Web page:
The Fourth Estate
Updated: Sep 1, 2019
The recent hostile Indian reaction to BBC and Al-Jazeera’s reporting of Kashmir is telling of the cracks emerging in our tolerance of unbiased journalism.
BBC and Al-Jazeera both showcased a clip of an alleged protest in the Kashmir Valley and reported that shots were fired from authorities onto the protestors in the midst of violence and aggression. The government naturally denied this and proclaimed that the law and order situation in the State was perfectly alright.
This is a rather normal scenario that plays out naturally whenever a news organisation reports of any form of unrest in a highly unstable zone (such as Kashmir). The government by default denies this and lays emphasis on there being a peaceful condition in the conflict area for the betterment of law and order as well as national opinion.
The more disturbing part of the story however, emerges once the reaction of the Indian public is gauged. We realise through the streams of barely coherent, curse filled threads and posts on various social media platforms that these two news organisations have been very quickly declared “anti-national”, “working for enemy”, “attempting to destroy the harmony of the nation” and various other outlandish claims that obviously emanate from a place of insecurity.
Now I would be thoroughly lying if I for one second pretended that such a reaction was in any way unique to India. Examples of the United States, Myanmar, Saudi Arabia and China paint a clear distinct picture of how a certain portion of the populace is extremely hostile to news which in any way or sense contradicts their own understanding of a deeply complex situation.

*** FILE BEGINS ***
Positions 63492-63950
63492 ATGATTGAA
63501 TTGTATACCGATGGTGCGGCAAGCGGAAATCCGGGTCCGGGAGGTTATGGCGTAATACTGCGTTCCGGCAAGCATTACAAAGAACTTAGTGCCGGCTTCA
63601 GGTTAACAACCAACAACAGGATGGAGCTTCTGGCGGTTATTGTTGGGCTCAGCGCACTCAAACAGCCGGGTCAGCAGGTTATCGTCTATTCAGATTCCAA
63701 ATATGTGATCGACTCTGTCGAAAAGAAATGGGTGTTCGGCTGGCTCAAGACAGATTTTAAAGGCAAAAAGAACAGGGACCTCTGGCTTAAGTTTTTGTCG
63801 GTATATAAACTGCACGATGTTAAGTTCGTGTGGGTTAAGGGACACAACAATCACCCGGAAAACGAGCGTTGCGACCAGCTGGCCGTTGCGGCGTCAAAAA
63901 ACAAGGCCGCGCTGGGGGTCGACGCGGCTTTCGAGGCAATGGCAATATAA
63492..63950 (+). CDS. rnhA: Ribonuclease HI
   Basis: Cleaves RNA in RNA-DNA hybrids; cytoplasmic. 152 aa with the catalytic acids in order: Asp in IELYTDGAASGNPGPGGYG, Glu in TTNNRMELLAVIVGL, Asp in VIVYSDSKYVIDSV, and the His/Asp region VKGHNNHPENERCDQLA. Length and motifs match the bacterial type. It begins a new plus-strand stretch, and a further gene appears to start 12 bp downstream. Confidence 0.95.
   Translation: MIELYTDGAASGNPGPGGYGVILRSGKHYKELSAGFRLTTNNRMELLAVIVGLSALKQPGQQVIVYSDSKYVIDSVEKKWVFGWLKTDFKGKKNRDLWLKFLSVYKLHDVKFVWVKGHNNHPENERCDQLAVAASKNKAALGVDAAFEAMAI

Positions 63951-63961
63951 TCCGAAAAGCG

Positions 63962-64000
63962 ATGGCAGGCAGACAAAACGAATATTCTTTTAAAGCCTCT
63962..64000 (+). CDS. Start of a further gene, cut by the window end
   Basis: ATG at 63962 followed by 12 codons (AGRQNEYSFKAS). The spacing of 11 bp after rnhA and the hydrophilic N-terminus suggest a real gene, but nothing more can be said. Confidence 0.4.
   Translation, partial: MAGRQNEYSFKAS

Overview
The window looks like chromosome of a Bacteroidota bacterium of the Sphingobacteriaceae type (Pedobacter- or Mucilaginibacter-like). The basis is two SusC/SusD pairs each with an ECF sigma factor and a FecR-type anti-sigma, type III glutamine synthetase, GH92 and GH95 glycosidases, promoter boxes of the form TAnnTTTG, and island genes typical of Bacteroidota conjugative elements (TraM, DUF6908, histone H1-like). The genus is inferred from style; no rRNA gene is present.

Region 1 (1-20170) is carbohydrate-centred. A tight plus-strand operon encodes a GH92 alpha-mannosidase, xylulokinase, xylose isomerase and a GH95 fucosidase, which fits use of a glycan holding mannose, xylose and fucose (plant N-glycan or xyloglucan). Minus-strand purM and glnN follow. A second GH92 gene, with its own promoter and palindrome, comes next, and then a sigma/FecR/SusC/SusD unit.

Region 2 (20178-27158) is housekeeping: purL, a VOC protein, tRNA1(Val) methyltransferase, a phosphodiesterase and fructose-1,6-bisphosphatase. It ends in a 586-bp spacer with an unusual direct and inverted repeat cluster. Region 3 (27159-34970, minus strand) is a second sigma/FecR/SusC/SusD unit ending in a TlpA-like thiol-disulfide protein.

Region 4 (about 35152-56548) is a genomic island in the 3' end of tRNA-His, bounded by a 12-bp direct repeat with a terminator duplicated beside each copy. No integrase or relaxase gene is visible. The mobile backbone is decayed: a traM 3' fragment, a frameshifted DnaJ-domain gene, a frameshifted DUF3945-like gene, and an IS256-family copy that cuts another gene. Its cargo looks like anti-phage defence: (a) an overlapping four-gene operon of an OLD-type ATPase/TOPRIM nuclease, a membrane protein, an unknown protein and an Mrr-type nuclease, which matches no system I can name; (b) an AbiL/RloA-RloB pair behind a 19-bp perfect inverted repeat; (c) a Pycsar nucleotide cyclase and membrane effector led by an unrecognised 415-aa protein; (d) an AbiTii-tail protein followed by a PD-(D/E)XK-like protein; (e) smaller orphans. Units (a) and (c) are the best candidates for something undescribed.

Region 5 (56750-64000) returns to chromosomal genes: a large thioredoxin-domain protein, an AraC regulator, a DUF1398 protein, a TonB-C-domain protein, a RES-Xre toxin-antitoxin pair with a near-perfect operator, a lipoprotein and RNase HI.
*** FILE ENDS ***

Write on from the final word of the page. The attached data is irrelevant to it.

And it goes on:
This unfortunate culture of shaming the media, declaring them as “fake news” and showcasing a clear intolerance of any form of critical thought and expression has only increased in these past few years reaching proportions once believed to be impossible or ludicrous at the very least.
Now obviously it’s very hard to determine beyond any reasonable doubt the exact happenings of a place like Kashmir given that it is very obviously under extreme lockdown and sources are limited. That being said however, the “jump the gun” behaviour of not only mainstream “nationalist” media but also the pro-government social media influencers is a blight upon our principle of democracy.
One of the estates on which our nation is founded is the media and it plays a critical role in exposing the truth behind government policies and proposals. It is the element which enables the electorate of being aware of the various issues that plague a nation as wide as ours. The hostile, aggressive, borderline fascist manner in which journalism is today being attacked, shamed and outright ostracised by various sectors of our society is the beginning of a toxic culture that threatens the sanctity of our democracy.
Truly woe is inevitable if today we embrace such a reactionary approach to reporting on issues which are without a doubt, extremely complex, multidimensional and heavily entrenched across ideological lines. We are not only sacrificing the integrity of our critical thought, we are doing so at the altar of totalitarian thought.
Standing at what is indeed a flashpoint in history wherein today we can shape the nature of our nation for tomorrow it is imperative that we as citizens of the largest democracy in the world responsible accept journalism and critical thought and use it shape public policy.
Information is the key to safeguarding our democratic structure and if today we allow it to be buried under a myriad of ill-informed rhetoric that is spewed by extremists on both sides we are truly betraying the foundation on which our nation was formed and has since stood against the test of time.